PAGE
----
Maths hits prime time TV this month with BBC2 screening a documentary following the British team at the 2006 International Mathematical Olympiad. Beautiful young minds will go out on Sunday the 14th of October between 9 and 10:30 pm
The International Mathematical Olympiad (IMO) is the annual world championship of secondary school mathematics. Countries are invited to send teams of six students to the IMO every July. The location moves from year to year. In 2007 the IMO was held in Vietnam, and the next few host countries will be Spain, Germany, Kazakhstan and the Netherlands.
Geoff Smith, Chair of the British Mathematical Olympiad and IMO team coach.
Almost 100 countries participate in this competition which has been running since 1959. The syllabus was set back then, when the only participants were from the Soviet bloc. The main subject areas are Euclidean geometry, algebra (polynomials, inequalities and functional equations), elementary number theory and combinatorics. Even the easiest problems on an IMO paper are far harder than anything a normal British secondary school student ever sees. At an IMO the students sit two exams, each for four and a half hours. There are three problems on each paper. The first is extremely hard, and after that it gets more difficult.
The documentary, directed by Morgan Matthews of Blast! Films, follows a small group of five or six students who are, at the start of the film, striving to get selected for the UK team. The film shows the students at home, and at various maths training camps during the year, as the personal relationships develop. The film crew visited China to view their IMO training camp, and came along to film IMO 2006 which was held in Ljubljana, Slovenia.
As the title suggests, the documentary highlights, yet again, the link between mathematical ability and autism. "It is a feature of mathematics that people on the autistic spectrum are at no disadvantage. Therefore people with Asperger's syndrome are particularly attracted to the subject," says Geoff Smith, Senior Lecturer in Mathematics at the University of Bath and Chair of the British Mathematical Olympiad, who coached the British team and led the UK delegation to the IMO. "In an average year, there are usually one or two students on the autistic spectrum among the 20 or so young people in serious training for the IMO. However, in the year that the film was made, by chance there were more than usual. The film-makers were clearly intrigued by this, and paid particular attention to some of these students."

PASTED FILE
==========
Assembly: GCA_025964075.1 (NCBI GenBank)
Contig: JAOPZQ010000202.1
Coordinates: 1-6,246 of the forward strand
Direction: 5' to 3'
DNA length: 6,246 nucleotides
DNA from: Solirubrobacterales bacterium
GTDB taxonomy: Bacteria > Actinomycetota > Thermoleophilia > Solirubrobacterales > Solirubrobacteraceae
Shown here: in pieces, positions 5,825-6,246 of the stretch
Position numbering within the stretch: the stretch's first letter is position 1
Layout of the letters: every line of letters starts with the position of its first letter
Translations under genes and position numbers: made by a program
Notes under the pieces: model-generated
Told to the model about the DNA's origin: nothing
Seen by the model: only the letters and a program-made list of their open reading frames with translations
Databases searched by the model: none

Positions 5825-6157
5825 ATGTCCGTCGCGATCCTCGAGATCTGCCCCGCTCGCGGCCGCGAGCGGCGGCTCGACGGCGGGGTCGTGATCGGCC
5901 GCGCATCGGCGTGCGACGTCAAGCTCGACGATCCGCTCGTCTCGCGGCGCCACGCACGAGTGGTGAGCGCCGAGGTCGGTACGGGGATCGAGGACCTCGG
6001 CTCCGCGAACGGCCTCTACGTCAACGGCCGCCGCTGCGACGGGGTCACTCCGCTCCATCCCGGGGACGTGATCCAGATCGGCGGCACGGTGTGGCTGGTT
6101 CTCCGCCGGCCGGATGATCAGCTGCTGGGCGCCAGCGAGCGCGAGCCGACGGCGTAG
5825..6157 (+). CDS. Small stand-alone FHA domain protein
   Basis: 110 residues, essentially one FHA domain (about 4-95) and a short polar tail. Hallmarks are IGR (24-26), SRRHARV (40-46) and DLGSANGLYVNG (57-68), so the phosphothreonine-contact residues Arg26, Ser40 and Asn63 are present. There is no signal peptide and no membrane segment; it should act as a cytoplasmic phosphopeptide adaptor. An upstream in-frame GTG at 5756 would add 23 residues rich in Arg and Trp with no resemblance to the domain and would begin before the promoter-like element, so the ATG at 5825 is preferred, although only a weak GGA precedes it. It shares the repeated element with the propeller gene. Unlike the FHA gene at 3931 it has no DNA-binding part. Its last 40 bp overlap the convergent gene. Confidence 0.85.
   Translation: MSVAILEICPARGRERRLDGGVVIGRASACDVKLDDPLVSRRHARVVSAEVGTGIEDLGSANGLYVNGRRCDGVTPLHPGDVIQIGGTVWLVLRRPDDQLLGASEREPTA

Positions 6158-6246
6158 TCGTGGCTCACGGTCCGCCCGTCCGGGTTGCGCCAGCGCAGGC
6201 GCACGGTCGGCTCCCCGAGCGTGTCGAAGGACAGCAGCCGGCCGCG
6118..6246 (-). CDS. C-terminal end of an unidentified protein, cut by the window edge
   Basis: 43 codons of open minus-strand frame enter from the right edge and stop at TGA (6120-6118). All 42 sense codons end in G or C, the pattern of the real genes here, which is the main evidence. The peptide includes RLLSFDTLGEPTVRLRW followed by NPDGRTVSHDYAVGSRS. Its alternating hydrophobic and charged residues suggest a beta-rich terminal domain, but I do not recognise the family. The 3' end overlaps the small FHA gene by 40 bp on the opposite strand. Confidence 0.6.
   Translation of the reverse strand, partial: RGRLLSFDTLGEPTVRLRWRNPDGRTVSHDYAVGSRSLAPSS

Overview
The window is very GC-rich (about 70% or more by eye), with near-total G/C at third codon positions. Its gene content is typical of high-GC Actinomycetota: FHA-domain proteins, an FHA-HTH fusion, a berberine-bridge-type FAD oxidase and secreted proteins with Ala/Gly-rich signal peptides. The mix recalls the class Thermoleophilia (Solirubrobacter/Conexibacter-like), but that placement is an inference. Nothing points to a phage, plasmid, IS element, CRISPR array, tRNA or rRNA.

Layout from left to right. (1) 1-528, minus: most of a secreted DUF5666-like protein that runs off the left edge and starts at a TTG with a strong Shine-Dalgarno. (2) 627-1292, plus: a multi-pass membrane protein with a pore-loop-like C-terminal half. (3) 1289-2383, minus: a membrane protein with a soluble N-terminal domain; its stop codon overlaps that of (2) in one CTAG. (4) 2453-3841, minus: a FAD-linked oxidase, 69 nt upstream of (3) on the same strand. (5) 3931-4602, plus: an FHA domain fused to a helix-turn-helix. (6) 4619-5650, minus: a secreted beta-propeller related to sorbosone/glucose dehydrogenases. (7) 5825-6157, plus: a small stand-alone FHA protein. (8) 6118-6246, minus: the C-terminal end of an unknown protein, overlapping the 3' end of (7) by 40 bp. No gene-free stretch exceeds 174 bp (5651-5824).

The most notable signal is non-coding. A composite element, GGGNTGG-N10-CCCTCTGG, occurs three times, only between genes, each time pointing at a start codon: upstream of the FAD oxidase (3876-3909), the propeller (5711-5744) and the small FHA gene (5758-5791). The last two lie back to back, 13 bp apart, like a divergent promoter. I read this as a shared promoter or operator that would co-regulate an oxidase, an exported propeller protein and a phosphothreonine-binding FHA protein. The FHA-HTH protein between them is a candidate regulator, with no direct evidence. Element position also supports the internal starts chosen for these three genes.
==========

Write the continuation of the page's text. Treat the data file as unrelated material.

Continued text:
"Unfortunately you won't learn a lot of mathematics by watching this piece," says Smith. "But you will see how exceptionally talented young mathematicians, many of whom are socially awkward in a normal classroom environment, flourish when put in a group of like-minded people of their own age."
The UK activity concerning the IMO is overseen by The United Kingdom Mathematics Trust (UKMT). Almost 3/4 million students sit UKMT challenge papers and olympiad exams every year. Mentoring schemes with associated problem sheets give talented mathematics students free access to a very demanding programme of mathematical work, irrespective of the quality or status of the school which they attend. All this is made possible by a small army of volunteers who are determined to keep make very demanding and beautiful mathematics available to young people, completely independent of the national curriculum and the national system of public examinations
Geoff Smith writes an annual report on the IMO, and gives the problems but not the solutions. You can read recent leader's reports and an interesting report by the student Dominic Yeo on the 2007 IMO on the UK IMO register.